The equipment available today is amazing, starting with Riddell. This company makes 82% of the helmets worn in the NFL and 62% of the helmets in Division I football (according to this Business Wire article). This same article notes that a three-year study of high school football players wearing the Riddell Revolution helmet (as seen here) were 31% less likely to suffer a concussion than those wearing a traditional football helmet. This study was conducted in 2006.
The Journal notes that the NFL is conducting independent testing of helmets that focus on "more accurate and comparative information about concussive forces." These are all great steps. When teamed with education for coaches and trainers on how to handle concussions (led by none other than John Madden, the legendary NFL coach and later a TV analyst), they should help lessen the amount of concussions and players losing their career to concussions.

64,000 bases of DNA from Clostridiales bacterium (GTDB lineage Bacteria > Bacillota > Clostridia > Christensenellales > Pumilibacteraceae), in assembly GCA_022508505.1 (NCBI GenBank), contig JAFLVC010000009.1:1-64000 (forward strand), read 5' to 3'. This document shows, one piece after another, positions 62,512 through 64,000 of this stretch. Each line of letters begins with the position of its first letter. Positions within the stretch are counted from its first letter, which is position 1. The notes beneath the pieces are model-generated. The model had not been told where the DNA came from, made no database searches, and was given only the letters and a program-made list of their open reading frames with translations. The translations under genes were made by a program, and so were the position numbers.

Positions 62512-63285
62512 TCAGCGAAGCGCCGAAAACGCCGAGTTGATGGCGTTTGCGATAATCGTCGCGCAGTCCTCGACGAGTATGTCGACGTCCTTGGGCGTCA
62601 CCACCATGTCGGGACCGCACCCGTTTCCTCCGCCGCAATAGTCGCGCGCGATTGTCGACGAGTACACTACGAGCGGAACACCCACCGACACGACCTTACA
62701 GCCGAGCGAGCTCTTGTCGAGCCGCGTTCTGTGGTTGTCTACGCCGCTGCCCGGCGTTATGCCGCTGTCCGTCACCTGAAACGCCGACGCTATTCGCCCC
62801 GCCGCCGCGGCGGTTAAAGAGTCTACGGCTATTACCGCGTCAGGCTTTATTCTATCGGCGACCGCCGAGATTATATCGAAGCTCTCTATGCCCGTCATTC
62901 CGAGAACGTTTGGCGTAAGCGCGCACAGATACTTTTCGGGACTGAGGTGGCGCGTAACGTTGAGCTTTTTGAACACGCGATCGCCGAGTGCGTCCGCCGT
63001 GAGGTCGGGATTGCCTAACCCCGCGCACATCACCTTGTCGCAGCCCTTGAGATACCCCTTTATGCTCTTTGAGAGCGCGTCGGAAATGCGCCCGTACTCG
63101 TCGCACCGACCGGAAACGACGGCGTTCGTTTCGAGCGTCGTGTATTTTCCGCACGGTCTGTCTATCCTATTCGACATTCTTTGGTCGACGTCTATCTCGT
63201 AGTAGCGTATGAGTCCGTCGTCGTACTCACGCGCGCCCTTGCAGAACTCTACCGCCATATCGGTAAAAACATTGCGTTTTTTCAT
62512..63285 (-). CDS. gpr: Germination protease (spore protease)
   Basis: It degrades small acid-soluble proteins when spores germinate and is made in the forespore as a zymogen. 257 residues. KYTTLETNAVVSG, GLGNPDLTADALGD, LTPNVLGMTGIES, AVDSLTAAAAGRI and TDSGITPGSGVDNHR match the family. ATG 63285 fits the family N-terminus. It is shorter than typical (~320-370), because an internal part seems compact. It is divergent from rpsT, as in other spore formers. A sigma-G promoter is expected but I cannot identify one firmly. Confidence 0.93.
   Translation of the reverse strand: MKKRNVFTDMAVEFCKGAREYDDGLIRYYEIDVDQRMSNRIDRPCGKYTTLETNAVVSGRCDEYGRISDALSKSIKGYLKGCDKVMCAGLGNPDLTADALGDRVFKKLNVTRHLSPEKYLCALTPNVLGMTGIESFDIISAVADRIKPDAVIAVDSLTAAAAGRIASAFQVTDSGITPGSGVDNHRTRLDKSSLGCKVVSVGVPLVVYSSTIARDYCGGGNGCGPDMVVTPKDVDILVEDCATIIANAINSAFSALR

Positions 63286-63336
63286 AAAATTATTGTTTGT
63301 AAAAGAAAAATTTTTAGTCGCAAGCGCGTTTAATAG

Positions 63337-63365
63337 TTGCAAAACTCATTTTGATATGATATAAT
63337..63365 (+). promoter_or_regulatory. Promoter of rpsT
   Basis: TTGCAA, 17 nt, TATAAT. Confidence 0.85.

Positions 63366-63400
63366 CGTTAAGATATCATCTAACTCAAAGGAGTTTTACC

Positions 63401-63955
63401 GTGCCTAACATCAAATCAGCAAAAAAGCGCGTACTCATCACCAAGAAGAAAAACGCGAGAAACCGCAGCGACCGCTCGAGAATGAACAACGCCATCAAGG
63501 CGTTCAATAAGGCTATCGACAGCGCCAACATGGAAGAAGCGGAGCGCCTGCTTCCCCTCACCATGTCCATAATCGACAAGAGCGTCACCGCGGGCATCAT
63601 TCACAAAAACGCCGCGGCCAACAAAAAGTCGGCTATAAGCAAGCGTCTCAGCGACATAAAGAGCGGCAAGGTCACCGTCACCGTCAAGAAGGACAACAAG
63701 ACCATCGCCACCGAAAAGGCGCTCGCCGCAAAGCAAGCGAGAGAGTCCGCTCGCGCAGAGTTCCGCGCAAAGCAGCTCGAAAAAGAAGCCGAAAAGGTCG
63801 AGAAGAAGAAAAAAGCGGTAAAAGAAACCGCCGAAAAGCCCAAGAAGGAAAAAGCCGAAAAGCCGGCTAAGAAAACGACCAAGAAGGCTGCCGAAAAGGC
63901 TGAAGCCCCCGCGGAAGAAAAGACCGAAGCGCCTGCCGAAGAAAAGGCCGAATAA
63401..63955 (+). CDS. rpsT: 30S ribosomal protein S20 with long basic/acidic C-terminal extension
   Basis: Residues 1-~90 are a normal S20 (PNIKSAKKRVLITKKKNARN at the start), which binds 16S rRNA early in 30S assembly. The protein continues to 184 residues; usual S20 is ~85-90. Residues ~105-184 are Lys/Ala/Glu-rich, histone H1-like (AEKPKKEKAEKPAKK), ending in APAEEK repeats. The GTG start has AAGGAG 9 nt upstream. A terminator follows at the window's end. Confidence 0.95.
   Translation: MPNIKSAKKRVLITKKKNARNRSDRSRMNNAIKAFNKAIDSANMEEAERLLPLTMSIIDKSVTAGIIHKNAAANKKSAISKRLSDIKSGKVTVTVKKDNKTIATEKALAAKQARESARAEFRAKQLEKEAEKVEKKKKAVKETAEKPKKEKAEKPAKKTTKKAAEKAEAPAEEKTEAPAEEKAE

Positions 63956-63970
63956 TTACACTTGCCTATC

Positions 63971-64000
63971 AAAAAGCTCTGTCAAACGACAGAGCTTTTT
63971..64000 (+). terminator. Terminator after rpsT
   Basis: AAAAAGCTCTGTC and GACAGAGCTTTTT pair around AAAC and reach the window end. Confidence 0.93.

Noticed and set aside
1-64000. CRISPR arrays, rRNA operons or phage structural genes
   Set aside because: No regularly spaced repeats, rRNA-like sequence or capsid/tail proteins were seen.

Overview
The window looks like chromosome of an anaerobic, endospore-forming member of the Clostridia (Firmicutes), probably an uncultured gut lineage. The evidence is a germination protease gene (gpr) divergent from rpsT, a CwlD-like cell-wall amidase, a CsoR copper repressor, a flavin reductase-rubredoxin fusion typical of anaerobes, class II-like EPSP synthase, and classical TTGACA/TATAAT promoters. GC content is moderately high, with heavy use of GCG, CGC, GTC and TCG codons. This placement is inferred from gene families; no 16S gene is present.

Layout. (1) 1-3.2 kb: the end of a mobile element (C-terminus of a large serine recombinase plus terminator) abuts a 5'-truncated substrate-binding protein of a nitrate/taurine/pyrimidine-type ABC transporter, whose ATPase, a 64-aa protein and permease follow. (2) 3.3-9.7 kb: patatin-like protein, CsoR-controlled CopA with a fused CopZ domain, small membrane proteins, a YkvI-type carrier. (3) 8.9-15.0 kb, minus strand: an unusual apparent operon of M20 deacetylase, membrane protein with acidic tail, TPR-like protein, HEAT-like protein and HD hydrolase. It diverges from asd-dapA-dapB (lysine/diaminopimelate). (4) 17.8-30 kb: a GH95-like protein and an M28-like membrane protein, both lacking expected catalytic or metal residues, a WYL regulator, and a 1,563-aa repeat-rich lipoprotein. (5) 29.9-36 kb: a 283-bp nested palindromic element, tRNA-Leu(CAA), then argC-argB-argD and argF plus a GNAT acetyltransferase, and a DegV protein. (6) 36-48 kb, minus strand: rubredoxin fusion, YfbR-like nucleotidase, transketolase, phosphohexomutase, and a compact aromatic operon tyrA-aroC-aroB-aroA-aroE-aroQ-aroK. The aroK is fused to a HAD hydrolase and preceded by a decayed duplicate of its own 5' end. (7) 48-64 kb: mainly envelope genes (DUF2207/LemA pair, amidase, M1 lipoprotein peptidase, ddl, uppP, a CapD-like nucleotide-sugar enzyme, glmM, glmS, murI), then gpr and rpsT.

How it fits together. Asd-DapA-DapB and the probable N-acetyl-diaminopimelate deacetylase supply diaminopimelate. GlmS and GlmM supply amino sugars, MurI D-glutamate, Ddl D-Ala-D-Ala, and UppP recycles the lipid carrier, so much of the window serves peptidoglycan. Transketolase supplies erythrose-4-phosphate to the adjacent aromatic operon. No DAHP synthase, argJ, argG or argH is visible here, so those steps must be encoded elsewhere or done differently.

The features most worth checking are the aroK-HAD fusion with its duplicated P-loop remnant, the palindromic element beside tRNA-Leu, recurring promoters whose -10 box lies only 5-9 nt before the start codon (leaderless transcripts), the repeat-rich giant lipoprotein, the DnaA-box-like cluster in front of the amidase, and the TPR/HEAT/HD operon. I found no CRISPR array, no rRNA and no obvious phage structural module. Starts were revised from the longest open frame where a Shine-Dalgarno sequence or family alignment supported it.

A "What-If" Scenario That Won't Happen
Yes, taking the helmets out of football may cut the number of headhunters out there, throwing their bodies around without care for their own health. But it won't eliminate them altogether. In fact, taking helmets off the gridiron will lead to more injuries and a lot fewer viewers.
New rules, new equipment and new education will help lessen concussions -- far more than eliminating helmets will. In defense of The Journal article, the authors aren't suggesting that eliminating helmets will stop concussions. They're presenting a "what if" scenario. A "what if" that will never happen. A "what if" that Riddell can't let happen because most of its business comes from selling helmets to the NFL.